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Could Damon Oppenheimer and Mark Newman be on the hot seat?

Someone usually has to take the fall after a bad season. The farm may be the first place the Yankees look to shake things up.

Scott Halleran

After a disappointing season at the major and minor league levels, the Yankees front office could be looking to shake up personnel now that the nightmare season has come to a close. Someone will likely have to answer for the lack of production this season in the form of losing their job, and Joel Sherman of the New York Post speculates that Damon Oppenheimer and/or Mark Newman could take the fall.

The two employees are charged with drafting and developing the newest Yankees, who by all accounts did not have anything resembling a banner year. Oppenheimer, Director of Amateur Scouting, may have more security than Newman, vice president of baseball operations, because the talent seems to be there at the lower levels of the minors before slowly (or quickly) fading out as they progress toward the majors. The last real promising player that the Yankees produced plays for another team in the form of Austin Jackson. In a season where injuries meant that the Yankees needed to lean on their farm system more than they usually do, nothing worked out for them. David Adams and Zoilo Almonte started strong before falling off in a big way or succumbing to injury. Adam Warren had a fine season out of the bullpen as a long reliever, but he's unlikely to end up in the Yankees rotation going forward unless the team fails to pick up necessary pieces this offseason or an injury keeps one of the regulars out for some period of time.

Prospects are a fickle business and most of them are merely lottery tickets, particularly when drafting as low as the Yankees have been in recent years. It's difficult to point fingers over players not reaching their potential, but at some point, someone needs to answer for the fact that the farm is just not producing major league talent. Sherman speculates that the Yankees may look to an organization like the Cardinals, who have been amazing a developing minor leaguers, in hopes of hiring someone to come in and turn their own system around.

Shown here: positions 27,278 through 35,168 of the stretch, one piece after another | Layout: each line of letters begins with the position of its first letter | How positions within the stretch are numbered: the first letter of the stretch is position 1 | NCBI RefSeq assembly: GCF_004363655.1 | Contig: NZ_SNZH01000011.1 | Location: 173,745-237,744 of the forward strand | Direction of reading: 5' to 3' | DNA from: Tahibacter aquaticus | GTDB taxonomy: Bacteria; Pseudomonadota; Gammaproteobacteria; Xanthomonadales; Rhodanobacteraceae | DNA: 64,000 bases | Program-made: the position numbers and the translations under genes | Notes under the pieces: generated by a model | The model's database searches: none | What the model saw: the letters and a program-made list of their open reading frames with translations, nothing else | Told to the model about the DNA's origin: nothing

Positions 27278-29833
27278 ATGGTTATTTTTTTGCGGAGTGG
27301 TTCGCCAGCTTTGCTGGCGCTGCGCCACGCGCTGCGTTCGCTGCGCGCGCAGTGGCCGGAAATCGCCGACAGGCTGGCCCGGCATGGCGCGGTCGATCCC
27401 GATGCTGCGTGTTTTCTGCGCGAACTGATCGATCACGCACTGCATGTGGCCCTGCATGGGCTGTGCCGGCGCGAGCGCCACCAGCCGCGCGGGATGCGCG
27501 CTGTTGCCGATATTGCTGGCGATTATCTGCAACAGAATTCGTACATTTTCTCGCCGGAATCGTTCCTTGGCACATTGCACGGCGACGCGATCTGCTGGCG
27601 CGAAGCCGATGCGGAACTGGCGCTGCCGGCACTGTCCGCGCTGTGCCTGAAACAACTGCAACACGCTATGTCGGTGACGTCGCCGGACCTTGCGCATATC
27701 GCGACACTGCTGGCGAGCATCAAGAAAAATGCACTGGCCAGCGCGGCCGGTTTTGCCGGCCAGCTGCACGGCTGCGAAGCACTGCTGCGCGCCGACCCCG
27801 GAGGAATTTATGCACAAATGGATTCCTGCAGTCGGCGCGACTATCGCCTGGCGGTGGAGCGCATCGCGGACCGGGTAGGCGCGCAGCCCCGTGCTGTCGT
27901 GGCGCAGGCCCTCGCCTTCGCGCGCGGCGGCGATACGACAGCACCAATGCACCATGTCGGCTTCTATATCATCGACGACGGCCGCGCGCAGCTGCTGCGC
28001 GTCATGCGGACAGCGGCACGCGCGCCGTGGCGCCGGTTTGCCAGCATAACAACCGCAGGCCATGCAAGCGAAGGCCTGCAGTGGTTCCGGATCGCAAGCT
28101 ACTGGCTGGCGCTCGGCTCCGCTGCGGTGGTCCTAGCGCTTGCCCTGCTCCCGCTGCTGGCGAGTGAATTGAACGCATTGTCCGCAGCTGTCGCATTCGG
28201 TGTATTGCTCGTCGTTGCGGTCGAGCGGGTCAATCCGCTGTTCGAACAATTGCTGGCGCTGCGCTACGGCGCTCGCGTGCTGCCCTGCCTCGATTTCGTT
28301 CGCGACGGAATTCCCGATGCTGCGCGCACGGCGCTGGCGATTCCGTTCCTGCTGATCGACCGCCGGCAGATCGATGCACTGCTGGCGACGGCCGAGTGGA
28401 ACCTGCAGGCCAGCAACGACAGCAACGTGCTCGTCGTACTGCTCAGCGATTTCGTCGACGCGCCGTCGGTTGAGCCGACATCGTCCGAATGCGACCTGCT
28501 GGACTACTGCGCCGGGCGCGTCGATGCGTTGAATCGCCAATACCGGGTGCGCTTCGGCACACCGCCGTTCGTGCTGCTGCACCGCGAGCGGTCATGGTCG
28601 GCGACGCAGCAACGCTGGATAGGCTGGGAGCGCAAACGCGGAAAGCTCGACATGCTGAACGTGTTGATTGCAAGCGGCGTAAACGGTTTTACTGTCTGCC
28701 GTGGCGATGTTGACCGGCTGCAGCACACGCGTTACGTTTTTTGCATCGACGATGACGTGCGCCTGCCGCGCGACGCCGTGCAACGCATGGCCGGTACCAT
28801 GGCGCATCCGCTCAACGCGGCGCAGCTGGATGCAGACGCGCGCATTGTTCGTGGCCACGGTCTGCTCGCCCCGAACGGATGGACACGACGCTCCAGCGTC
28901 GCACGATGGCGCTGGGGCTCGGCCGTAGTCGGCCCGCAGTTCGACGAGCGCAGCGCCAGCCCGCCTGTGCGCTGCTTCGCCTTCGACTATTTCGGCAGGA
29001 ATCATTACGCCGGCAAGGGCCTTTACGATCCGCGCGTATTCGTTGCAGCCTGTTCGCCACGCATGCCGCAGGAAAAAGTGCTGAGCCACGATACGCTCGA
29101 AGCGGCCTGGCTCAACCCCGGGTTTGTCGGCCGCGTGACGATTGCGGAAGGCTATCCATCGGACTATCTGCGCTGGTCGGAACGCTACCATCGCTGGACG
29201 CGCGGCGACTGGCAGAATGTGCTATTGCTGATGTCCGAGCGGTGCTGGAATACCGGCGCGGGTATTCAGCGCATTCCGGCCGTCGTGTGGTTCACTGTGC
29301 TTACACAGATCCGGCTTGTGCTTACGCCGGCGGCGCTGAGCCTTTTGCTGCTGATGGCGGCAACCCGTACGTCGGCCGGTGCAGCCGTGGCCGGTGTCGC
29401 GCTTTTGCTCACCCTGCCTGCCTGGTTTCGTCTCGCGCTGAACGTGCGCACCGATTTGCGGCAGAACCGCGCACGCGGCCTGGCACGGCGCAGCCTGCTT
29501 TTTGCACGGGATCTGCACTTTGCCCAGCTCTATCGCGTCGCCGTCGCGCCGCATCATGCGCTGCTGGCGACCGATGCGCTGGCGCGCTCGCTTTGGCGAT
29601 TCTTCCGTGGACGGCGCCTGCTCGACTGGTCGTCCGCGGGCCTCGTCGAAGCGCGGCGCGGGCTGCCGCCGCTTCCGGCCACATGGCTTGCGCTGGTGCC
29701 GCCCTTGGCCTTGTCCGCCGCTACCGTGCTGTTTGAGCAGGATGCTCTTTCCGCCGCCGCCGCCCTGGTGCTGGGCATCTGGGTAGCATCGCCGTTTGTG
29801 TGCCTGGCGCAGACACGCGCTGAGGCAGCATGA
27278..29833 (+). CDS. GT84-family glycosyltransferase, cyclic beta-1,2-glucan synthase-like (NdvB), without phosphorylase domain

Joe Girardi and Brian Cashman are in no danger of losing their jobs over the front office's anger at the lack of farm production, according to Sherman. Girardi, of course, is not under contract for 2014 and Cashman's deal is up after next season. It sounds like the frustration over the state of the farm system comes from higher than that, likely meaning some combination of Randy Levine and the Steinbrenners. After missing the playoffs for the second time in six years, someone was inevitably going to take the fall.

Picking on the farm system, while not completely unfair, is sort of the low-hanging fruit. The system had very little upper level talent heading into this season and only players at the Triple-A level were given a shot to replace injured veterans. Success doesn't come right away and the prospects weren't exactly given a fair shot for playing time to work out all their issues. Adams and Almonte are not prospects who are likely to become stars, but pointing to their failure in order to indict the whole process may not be fair. Still, it's undeniable that prospects are flaming out and nothing is really making it from the minors to the majors on a regular basis. That is concerning and there needs to be a change, especially with Plan 189 looming. The Yankees cannot field a competitive team with albatross contracts already on the books without some help from the minors. The front office will have to decide if Oppenheimer or Newman are standing in the way of developing a system that can consistently churn out every day big league players on a regular basis.

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